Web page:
Keeping your valuable information behind locked doors and only giving access to those that pay you for the privilege is the basis of the membership or subscription web site business model.
As the owner of a membership site, you will have to determine how to best handle the security of your information and still make it convenient and easy for your paid members to get access.
Here are the usual approaches that I’ve seen and dealt with in my Internet experience.
1. Create your own platform.
You can hire a software programming firm plus a web designer or a freelancer to create the platform you want for your membership site. You can have them include exactly the features and functionality you desire.
The cost of this alternative, though, will be well beyond most small business capabilities, and therefore, I do not recommend this approach. Why reinvent the wheel when there are so many excellent applications and packages available on the market right now at a reasonable cost?
2. Application service provider platform.
There are software companies that offer to host, upgrade, and trouble-shoot a subscription web site for the business owner. Often they charge a one-time setup fee and then a monthly or yearly license to maintain and host your web site on their server.
Often these providers (ASPs) have varying levels of products depending upon the features that you want, the number of subscribers that you anticipate, and the comprehensiveness of your information and offerings. The more members you have and the more information you place on your site, generally, the higher the fees will be.
The advantages of this model are that the ASP will handle the installation and maintenance of the platform, usually give you free upgrades when they are available, and most often offer customer support when technical problems arise.
Disadvantages include a high cost over time, design and feature constraints based upon your choice of the offerings they have, and you may be tied into a long-term contract.
3. Software that is sold and self-installed on your own server.
You can purchase off-the-shelf products that you (or your own technician) install on your server. You set up and maintain the platform and are responsible for its operation in every way. You are simply buying a license to use the codes developed by another company.
This alternative offers increased flexibility in design, options that you choose, and the ability to run additional software in conjunction with your site if you desire.
It is generally less expensive than a hosted application because you are responsible for every aspect of the software’s operation and upgrading. Because of that fact, more of your time (or your technician’s time) will be required with this alternative.
Some software products come with the option of getting technical support from the company during setup and maybe the first year. Some companies will sell you “support” packages that give you extra help when you need it, often sold in either monthly or annual installments.
It’s important to find a product that is not beyond the sophistication of the web master to operate. There are many choices in this space depending upon the features and “bells and whistles” you desire in your membership site.
4. Regular web site behind a locked gate.
There is software (and/or scripts) that will require registration with user names and passwords that can lock certain areas or sections of a typical web site. Some even come with the ability to charge members recurring fees for locked content on the site.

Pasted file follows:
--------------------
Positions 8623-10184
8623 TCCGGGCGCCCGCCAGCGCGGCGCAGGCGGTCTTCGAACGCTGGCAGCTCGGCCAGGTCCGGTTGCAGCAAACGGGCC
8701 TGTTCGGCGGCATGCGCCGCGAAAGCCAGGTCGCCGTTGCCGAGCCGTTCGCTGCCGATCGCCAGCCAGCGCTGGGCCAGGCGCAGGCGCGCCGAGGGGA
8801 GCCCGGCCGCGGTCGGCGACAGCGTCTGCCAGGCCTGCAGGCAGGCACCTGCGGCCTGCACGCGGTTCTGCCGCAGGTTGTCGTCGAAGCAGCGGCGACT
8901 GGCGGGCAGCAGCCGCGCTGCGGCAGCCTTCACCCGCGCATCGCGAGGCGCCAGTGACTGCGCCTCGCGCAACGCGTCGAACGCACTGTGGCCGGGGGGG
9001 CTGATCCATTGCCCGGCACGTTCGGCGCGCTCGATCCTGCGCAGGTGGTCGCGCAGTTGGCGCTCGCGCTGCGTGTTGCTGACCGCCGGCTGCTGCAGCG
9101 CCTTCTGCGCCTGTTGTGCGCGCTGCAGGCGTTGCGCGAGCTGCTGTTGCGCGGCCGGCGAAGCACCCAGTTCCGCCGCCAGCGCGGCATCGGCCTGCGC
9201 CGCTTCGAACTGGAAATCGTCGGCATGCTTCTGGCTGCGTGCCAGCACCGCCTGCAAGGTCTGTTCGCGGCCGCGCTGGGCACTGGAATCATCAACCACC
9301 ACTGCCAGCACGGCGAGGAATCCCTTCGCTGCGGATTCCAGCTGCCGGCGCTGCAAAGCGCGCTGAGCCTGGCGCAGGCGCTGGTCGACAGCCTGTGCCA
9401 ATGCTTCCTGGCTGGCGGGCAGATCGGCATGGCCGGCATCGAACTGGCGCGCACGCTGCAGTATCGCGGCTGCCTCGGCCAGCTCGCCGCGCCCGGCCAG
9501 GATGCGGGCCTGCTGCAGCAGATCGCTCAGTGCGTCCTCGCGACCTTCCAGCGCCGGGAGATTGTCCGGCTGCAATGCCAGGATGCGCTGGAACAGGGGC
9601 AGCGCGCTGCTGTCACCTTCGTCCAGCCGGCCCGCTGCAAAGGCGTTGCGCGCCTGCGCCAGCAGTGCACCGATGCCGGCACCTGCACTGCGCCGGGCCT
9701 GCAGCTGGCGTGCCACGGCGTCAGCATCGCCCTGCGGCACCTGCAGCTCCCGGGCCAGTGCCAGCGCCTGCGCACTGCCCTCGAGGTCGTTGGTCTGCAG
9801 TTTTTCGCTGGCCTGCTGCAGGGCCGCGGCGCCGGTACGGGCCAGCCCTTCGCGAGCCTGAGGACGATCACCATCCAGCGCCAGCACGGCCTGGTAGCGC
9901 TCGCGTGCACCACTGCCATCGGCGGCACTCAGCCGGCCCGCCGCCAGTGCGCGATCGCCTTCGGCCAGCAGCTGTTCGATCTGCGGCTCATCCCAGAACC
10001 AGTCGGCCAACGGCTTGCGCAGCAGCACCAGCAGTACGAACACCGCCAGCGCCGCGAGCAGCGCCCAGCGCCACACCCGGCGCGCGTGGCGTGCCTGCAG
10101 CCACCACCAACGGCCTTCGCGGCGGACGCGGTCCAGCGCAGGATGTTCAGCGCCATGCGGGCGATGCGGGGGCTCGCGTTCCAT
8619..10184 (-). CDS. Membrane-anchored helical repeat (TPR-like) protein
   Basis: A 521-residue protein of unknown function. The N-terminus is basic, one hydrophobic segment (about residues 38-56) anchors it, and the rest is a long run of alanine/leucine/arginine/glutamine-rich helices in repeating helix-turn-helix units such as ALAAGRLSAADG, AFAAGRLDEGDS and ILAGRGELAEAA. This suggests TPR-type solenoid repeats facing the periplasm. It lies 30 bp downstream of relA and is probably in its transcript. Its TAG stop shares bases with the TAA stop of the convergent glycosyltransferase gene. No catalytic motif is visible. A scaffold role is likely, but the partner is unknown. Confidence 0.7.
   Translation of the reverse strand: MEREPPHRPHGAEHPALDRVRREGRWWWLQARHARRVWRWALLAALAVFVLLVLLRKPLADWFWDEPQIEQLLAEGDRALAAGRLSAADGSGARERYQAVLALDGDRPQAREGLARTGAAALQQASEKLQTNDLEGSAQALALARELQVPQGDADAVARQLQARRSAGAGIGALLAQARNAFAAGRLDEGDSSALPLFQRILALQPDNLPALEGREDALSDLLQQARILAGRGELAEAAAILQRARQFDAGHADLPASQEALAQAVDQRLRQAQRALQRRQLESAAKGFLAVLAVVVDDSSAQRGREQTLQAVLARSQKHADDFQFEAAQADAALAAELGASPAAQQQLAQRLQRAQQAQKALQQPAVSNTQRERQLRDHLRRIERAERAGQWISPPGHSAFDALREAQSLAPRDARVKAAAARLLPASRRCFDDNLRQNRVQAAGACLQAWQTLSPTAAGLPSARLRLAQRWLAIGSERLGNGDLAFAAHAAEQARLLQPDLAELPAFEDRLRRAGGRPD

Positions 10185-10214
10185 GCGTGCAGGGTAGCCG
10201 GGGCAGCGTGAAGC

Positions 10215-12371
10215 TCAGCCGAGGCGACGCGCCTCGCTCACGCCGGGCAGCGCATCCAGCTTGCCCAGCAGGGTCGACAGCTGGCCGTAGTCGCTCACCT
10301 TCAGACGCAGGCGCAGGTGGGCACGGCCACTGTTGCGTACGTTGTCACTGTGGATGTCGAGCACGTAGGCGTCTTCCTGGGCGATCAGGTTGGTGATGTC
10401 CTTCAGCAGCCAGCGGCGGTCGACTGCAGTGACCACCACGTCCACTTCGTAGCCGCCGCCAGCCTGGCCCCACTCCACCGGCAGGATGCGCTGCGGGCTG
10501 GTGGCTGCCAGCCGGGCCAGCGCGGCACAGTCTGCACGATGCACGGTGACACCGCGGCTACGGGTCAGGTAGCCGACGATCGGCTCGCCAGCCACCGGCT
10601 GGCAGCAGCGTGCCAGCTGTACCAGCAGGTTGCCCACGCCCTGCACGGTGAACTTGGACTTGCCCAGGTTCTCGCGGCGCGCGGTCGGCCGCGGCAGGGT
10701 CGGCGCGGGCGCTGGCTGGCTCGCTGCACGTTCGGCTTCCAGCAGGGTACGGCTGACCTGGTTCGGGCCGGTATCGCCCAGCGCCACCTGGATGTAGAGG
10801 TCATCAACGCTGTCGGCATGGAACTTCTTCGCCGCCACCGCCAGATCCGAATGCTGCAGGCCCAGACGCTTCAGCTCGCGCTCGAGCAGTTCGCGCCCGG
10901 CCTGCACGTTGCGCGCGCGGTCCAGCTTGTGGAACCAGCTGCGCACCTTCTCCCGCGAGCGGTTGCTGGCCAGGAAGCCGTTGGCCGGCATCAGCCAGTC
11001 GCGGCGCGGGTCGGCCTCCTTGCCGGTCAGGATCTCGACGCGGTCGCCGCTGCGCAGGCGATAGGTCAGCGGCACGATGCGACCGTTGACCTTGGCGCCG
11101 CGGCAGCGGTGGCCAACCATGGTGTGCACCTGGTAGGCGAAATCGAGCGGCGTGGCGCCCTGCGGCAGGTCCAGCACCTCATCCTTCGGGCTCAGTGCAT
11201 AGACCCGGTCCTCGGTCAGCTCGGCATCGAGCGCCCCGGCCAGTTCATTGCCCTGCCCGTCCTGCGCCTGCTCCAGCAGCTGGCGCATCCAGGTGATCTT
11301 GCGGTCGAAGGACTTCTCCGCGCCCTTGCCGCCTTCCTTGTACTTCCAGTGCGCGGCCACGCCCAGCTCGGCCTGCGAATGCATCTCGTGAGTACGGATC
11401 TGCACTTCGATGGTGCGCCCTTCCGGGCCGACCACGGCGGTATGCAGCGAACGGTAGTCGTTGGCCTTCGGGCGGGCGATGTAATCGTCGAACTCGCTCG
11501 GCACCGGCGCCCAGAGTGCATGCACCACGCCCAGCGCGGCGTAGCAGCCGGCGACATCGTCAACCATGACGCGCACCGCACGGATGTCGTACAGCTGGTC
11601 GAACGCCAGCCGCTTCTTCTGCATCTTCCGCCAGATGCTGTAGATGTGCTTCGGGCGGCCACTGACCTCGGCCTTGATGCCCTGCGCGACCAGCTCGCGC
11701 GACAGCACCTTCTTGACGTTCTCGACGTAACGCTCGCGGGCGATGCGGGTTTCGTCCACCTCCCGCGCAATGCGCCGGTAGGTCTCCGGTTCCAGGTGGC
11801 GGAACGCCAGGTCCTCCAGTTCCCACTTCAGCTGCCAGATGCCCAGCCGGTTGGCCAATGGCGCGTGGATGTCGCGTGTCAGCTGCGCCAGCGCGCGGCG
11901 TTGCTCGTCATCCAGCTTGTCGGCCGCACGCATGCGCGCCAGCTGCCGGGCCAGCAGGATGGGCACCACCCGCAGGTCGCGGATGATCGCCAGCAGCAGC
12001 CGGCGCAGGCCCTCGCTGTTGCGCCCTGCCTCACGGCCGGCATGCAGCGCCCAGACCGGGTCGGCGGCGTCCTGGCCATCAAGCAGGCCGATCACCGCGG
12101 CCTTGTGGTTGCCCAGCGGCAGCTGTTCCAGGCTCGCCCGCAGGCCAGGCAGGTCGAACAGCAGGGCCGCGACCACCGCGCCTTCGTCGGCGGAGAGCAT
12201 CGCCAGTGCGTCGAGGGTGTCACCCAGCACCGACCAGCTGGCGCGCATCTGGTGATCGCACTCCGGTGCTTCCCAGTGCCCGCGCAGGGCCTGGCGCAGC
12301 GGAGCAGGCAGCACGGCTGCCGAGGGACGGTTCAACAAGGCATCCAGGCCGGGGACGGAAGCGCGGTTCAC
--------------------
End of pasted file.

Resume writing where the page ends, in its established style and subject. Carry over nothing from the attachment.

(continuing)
This subscription model will typically not have all the usability and features of a full- blown membership site. It is an easy and simple way of restricting access to certain parts of a regular web site.
This is by far the least expensive option, but it is also the least professional and probably not a good solution for someone that wants to be taken seriously in the membership site business.
There are so many features available that address specific site function, usability and convenience with dedicated membership ASPs and software packages (as explained in numbers 1 and 2 above) that to offer anything less with this approach will make customers wonder just how serious you are about having a real customer-friendly membership business.
5. Membership list and email or downloads.
I should mention this 5th alternative to membership platforms. It’s probably the simplest and most cost effective alternative. Some subscription businesses don’t maintain a membership web site per se. Instead, they communicate via email or snail mail with their list of members.
You, as a customer, pay to be on the list and receive regular communications. You might get a weekly or monthly newsletter, a regular email, or something physically delivered to your home by a carrier or the Postal Service.
This approach works well for companies that provide time-sensitive alerts or notifications or maybe monthly written products like a magazine or book.
This is the least private or “secured” method as the member can easily share or forward your content to whomever he chooses.
Your choice of platforms to deliver your membership site will likely depend upon three things:
- Your own skill or that of an employee in setting up, operating or managing the site software,
- The financial resources you commit to this part of the business as there is a wide price range of possibility, and
- The type of format that you choose based upon the features and benefits you want to deliver to your paying members.
Membership sites are a great way to make money and the alternative ways of executing this business model are many.
Go into this business with your eyes wide open.
To your online business success!